“I can see that,” Fredericks says, and even though I fully expect to be within his line of sight, hearing confirmation that he is watching us is still somehow a small violation. I think it’s because there’s no relationship in Fredericks’s life that doesn’t involve violation of one form or another. He’s a violating kind of guy. Truly despicable down to his mitochondrial DNA.
It’s one of the reasons I still work with him. Apart from being bewildering and occasionally amusing, his unadulterated rottenness means I always know how to handle Fredericks.
“I’m just calling to tell you that you should really bathe yourself more frequently,” I say. “You’re upwind and it’s making my eyes water.”
“I’m airing myself out just for you, Nancy.”
I push the red button on the cell phone—not mine, not anyone’s I know, and not protected by a difficult password—and toss the sleek, elegant, pocket-sized supercomputer into the river.
River might be underselling it. The name of it is the Nieuwe Maas, and it’s really a greedy tendril of frigid North Sea water licking its chops and thinking that when the levy finally breaks, it’s going to gobble up Rotterdam like crudités.
Rotterdam, Holland. Or Rotterdam, the Netherlands. It’s hard to keep it all straight, but imagine a Venn diagram. All of Holland is inside the Netherlands, but all of the Netherlands is not Holland. And to add to everyone’s general confusion, there’s a North Holland and a South Holland. Both are the size of one of my feet. Big for feet, small for provinces, especially ones inhabited by unusually tall blonde people.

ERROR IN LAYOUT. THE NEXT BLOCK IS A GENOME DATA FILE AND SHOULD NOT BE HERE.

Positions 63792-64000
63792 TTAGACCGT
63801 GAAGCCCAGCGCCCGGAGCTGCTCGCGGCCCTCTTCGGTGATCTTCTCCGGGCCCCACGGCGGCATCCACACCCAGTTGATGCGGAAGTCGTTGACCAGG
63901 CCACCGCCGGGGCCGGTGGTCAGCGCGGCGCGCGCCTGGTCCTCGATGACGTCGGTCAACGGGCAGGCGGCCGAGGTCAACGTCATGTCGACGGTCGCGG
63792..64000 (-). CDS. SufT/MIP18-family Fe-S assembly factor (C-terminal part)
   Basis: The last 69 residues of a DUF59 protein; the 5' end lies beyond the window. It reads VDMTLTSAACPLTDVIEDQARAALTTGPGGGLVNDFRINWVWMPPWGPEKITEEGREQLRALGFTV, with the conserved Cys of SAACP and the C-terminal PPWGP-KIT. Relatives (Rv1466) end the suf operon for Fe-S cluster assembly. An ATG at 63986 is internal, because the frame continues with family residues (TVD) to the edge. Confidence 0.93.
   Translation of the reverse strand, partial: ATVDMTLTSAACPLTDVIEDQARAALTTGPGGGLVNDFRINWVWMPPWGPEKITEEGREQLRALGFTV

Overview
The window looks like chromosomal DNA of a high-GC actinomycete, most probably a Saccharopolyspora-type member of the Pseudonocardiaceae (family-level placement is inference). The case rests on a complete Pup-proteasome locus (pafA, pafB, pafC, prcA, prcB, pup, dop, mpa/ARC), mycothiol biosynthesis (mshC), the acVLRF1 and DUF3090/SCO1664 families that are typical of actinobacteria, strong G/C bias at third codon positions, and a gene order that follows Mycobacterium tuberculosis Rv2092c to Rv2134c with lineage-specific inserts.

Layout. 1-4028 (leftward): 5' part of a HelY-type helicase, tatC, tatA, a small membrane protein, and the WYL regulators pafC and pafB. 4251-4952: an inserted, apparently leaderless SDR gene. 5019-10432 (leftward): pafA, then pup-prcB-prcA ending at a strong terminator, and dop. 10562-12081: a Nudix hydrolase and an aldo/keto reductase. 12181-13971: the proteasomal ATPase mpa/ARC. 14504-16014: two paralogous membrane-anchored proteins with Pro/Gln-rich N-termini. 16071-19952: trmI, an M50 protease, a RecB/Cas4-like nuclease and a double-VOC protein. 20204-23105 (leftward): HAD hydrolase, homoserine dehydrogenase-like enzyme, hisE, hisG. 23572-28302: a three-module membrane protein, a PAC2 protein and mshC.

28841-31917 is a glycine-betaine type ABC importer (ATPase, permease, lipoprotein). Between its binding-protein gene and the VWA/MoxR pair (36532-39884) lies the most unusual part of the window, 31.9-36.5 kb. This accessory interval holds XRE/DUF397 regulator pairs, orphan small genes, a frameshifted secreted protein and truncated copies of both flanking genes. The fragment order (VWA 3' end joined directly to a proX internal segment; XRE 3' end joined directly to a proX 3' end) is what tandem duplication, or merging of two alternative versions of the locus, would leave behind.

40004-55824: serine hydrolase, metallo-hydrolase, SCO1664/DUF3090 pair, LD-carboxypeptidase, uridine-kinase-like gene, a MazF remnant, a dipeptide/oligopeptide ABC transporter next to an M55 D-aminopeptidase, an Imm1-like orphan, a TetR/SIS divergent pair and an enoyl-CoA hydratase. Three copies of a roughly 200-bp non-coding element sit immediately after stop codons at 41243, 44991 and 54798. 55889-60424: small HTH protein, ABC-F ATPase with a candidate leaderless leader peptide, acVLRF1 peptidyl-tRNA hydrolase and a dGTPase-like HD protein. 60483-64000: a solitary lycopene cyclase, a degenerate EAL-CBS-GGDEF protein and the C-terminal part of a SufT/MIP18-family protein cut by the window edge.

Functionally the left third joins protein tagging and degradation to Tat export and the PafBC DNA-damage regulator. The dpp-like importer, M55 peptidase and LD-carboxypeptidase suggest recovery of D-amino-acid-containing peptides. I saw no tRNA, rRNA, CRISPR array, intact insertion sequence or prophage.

Like Catharijne. She distracts me with a kiss. Apparently I’ve made a positive impression over the past couple of days, because it’s a beautiful and powerful kiss, and I wonder what would happen if, instead of doing the thing Fredericks is paying me to do, I were to just disappear with Catharijne.
It’s an idle thought. I know what would happen. I’ve seen it happen to guys like me before.
I’ve made it happen to guys like me before.
I shoo the thought away. I haven’t worked in six months, and maybe my lengthy recuperation is to blame for my momentary loss of focus. Despite the sailboats and beachside cabanas and tropical drinks and long mornings in bed that were all so clearly on offer in Catharijne’s electric kiss, I tighten down and get to work.